Festuca perennis is a ryegrass native to temperate Europe, though its precise native range is unknown. It is a herbaceous annual, biennial, or perennial grass, grown for silage, as a cover crop, it is grown as an ornamental grass. It naturalizes in temperate climates, can become a noxious weed in agricultural areas and an invasive species in native habitats, it is a host plant to wheat yellow leaf virus in its native Europe. It is sometimes considered a subspecies of perennial ryegrass, it differs from L. perenne in its spikelet, which has a long bristle at the top, its stem, round rather than folded. It can be mistaken for couch, which has spikelets along the broad side of the stem rather than the edge. Other common names in English include Australian ryegrass, short rotation ryegrass, Westerwolds ryegrass, it is one of several species called darnel. This species was known as Lolium multiflorum. In the United States, Festuca perennis is sometimes used as a winter cover crop to prevent erosion, build soil structure and suppress weeds.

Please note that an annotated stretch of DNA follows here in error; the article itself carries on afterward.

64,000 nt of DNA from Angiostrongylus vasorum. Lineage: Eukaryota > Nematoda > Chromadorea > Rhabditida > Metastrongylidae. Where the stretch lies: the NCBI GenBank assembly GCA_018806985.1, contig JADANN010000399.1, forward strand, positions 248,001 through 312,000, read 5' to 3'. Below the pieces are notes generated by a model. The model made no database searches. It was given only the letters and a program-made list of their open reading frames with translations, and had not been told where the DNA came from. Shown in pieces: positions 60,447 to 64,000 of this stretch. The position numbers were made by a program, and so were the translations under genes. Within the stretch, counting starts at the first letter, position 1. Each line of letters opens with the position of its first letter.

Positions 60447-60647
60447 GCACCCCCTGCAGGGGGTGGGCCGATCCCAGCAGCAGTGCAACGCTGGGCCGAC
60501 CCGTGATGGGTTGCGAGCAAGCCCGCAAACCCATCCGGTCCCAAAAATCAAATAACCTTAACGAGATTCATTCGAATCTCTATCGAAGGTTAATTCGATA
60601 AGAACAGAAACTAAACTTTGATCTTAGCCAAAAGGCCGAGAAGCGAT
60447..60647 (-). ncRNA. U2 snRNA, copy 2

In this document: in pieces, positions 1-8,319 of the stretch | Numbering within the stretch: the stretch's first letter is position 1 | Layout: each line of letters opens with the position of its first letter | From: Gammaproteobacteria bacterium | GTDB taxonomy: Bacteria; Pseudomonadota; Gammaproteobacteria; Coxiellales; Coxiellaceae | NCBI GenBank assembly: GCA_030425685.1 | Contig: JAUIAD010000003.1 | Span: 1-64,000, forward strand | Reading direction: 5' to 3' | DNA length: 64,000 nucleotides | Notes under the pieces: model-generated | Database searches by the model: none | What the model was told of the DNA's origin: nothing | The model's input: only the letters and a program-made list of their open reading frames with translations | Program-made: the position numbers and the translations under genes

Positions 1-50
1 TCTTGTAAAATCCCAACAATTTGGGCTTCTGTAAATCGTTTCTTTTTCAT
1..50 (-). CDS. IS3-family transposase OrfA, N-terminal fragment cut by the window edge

As a palatable forage crop, it can be grazed by livestock and provide food in years when alfalfa suffers from winter kill

Chʼol language

The Chʼol language is a member of the western branch of the Mayan language family used by the Chʼol people in the Mexican state of Chiapas. There are two main dialects: Chʼol of Tila spoken by 43,870 people of whom 10,000 are monolinguals in the villages of Tila, Vicente Guerrero and Limar in Chiapas. Chʼol of Tumbalá spoken by 90,000 people of whom 30,000 are monolinguals in the villages of Tumbalá, Misijá, Limar and Vicente Guerrero; the Cholan branch of the Mayan languages is considered to be conservative and Chʼol along with its two closest relatives the Chʼortiʼ language of Guatemala and Honduras, the Chontal Maya language of Tabasco are believed to be the modern languages that best reflect their relationship with the Classic Maya language. Chʼol-language programming is carried by the CDI's radio station XEXPUJ-AM, broadcasting from Xpujil, Campeche; the basic word order is VOS. However, word order varies and VOS is not always grammatical: factors including animacy, definiteness and focus contribute to determining which word order is appropriate.